News & Events

Greater Protection for Turtles in Maine?

The Center for Biological Diversity (CBD) recently petitioned the United States Environmental Protection Agency to provide protection, through the Endangered Species Act, to 53 species of amphibians and reptiles in 45 of the 50 states in the U. S. According to a notice released this summer by the CBD, these species are under threat largely due to “habitat destruction, pollution, invasive species and climate change.” Three of these species, Blanding’s turtle, the spotted turtle and the wood turtle, live in Maine. What does this mean for development in Maine? Your development?

The Maine Department of Inland Fisheries and Wildlife (IF&W) currently protects 33 fish and wildlife species listed as endangered or threatened in the state of Maine under the Maine Endangered Species Act. The U. S. Fish and Wildlife Service (USFWS) protects an additional 16 fish and wildlife species in Maine under the U. S. Endangered Species Act. Blanding’s turtle is currently on the Maine Endangered Species List, and the spotted turtle is on the Maine Threatened Species List. The wood turtle is considered a “Species of Special Concern” in Maine. None of these three species is currently on the U. S. listings, but the CBD is proposing that they are added.

The USFWS and IF&W generally maintain maps of listed species locations or critical habitat. The mapping of these species and / or their critical habitat on a property generally elevates the review and consultation process by IF&W and/or USFWS during project permitting. If a threatened or endangered species is using a property as a portion of their habitat, these agencies will likely require avoidance and minimization of activities that could cause harm to these species and their habitats.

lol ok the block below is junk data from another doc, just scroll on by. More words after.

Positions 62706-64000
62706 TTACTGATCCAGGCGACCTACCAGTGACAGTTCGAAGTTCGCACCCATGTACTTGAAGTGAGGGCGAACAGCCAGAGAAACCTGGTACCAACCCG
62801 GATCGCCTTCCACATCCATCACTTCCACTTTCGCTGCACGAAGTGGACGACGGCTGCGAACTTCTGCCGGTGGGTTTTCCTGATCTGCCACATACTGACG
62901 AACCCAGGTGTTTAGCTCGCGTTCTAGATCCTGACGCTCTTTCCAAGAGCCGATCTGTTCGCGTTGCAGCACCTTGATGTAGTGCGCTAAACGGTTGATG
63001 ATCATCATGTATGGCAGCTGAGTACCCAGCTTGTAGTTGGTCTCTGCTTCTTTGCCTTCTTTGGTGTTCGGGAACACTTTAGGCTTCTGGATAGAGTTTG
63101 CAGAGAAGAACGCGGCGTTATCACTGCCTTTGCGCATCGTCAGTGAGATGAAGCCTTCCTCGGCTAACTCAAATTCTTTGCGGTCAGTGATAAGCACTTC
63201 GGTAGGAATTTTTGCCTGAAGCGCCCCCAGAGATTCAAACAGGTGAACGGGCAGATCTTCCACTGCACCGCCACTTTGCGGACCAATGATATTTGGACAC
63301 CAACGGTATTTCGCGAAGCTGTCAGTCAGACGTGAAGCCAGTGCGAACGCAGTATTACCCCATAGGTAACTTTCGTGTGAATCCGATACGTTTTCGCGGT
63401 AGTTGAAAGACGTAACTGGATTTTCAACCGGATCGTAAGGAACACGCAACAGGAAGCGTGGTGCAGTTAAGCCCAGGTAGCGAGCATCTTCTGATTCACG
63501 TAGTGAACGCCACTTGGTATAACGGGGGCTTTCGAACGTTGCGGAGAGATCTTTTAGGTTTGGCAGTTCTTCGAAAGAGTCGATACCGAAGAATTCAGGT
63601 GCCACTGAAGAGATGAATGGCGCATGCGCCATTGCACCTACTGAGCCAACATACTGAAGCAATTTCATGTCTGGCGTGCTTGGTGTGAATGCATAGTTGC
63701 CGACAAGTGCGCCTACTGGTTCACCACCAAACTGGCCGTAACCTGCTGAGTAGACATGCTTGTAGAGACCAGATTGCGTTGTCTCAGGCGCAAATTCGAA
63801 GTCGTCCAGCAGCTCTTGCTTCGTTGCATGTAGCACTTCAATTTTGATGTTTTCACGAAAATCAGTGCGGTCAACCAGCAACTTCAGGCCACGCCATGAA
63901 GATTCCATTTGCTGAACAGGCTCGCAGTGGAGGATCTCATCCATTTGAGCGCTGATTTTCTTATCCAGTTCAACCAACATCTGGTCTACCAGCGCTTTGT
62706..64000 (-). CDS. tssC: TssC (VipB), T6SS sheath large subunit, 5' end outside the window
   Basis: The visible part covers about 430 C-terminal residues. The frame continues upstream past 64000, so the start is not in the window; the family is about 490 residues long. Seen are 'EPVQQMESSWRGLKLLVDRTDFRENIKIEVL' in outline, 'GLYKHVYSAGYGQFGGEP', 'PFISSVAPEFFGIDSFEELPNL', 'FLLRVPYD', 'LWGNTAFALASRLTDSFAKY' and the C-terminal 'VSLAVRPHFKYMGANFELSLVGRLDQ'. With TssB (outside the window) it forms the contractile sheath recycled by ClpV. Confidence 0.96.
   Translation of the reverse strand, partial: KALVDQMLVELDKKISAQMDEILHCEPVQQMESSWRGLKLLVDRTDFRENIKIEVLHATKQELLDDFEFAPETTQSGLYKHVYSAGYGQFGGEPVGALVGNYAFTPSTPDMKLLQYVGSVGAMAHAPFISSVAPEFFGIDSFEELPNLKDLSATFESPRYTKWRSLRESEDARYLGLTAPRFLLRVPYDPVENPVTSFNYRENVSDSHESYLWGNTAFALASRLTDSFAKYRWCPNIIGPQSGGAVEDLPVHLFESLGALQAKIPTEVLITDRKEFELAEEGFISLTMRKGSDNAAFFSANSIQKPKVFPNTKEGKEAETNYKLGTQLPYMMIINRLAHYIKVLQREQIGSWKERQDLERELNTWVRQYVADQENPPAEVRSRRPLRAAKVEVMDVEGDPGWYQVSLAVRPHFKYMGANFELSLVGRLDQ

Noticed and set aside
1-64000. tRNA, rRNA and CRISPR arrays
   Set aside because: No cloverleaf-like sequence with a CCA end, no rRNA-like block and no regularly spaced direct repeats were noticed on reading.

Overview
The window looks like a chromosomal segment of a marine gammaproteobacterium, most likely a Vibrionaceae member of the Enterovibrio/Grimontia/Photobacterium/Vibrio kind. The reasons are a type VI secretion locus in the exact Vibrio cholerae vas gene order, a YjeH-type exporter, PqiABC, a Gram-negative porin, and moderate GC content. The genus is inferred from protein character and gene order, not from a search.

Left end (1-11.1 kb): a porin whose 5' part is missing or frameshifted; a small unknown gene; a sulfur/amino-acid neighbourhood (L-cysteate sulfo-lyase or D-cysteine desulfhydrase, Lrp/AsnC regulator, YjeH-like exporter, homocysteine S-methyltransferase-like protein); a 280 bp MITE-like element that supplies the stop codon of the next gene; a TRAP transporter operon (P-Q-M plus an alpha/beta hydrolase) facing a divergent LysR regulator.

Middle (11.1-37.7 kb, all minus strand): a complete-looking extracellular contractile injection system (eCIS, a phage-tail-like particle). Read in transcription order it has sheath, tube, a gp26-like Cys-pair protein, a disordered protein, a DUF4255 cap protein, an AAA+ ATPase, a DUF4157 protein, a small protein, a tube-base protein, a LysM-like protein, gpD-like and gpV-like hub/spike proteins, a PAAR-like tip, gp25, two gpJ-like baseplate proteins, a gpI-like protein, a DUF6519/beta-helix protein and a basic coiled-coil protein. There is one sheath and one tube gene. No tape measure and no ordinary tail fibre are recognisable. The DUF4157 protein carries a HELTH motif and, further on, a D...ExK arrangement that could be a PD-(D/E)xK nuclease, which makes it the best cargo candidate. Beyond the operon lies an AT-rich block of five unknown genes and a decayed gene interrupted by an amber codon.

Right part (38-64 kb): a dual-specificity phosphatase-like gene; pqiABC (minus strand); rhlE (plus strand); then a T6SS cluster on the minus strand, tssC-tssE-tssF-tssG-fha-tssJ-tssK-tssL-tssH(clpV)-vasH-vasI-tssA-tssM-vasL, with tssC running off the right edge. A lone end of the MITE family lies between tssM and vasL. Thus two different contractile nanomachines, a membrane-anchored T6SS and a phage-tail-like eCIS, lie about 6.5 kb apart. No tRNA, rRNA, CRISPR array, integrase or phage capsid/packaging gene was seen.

However, protection of these species does not always occur. Projects that generally do not require state or federal approval, such as single family residential, small subdivisions, building additions and small road projects, often occur without knowledge of the presence of the species or habitat. The Maine Natural Resources Protection Act requires that a project developer obtain a permit for activities within a Significant Wildlife Habitat, which includes any species listed on the Maine or United States Threatened or Endangered Species list. But many people do not know this and projects often occur without the proper permitting.

In addition, the species maps maintained by IF&W and USFWS may not be comprehensive, thereby limiting the ability to protect these species. Habitat conversion projects, such as bush-hogging to make a field or logging, often do not require a permit but can affect these species and their habitat.

Currently, Blanding’s turtle and the spotted turtle are protected in the state of Maine; the wood turtle is not. The proposed inclusion of these three species of turtles on the federal Threatened and Endangered Species list would serve to add protections to the spotted turtle that are not currently in place and also afford a higher level of protection to all three species. It is possible that more projects occurring in the listed species habitat will be identified and reviewed if these turtles are listed on the federal lists. Projects that may not be subject to state review may be subject to federal review, with the end result of more habitat being protected. The federal government generally has more resources and a greater purview and therefore can provide greater oversight of the species under their listing.

What should you do if a state or federal threatened or endangered species or habitat are mapped on a property on which you are proposing a development? Call your local office of the state IF&W or the federal USFWS for more information, or call one of the S. W. Cole Engineering, Inc. ecological services staff at (207) 848-5714. S. W. Cole Engineering, Inc. provides natural resources identification, delineation and permitting guidance. We can serve as liaison between you and regulatory or resource agencies.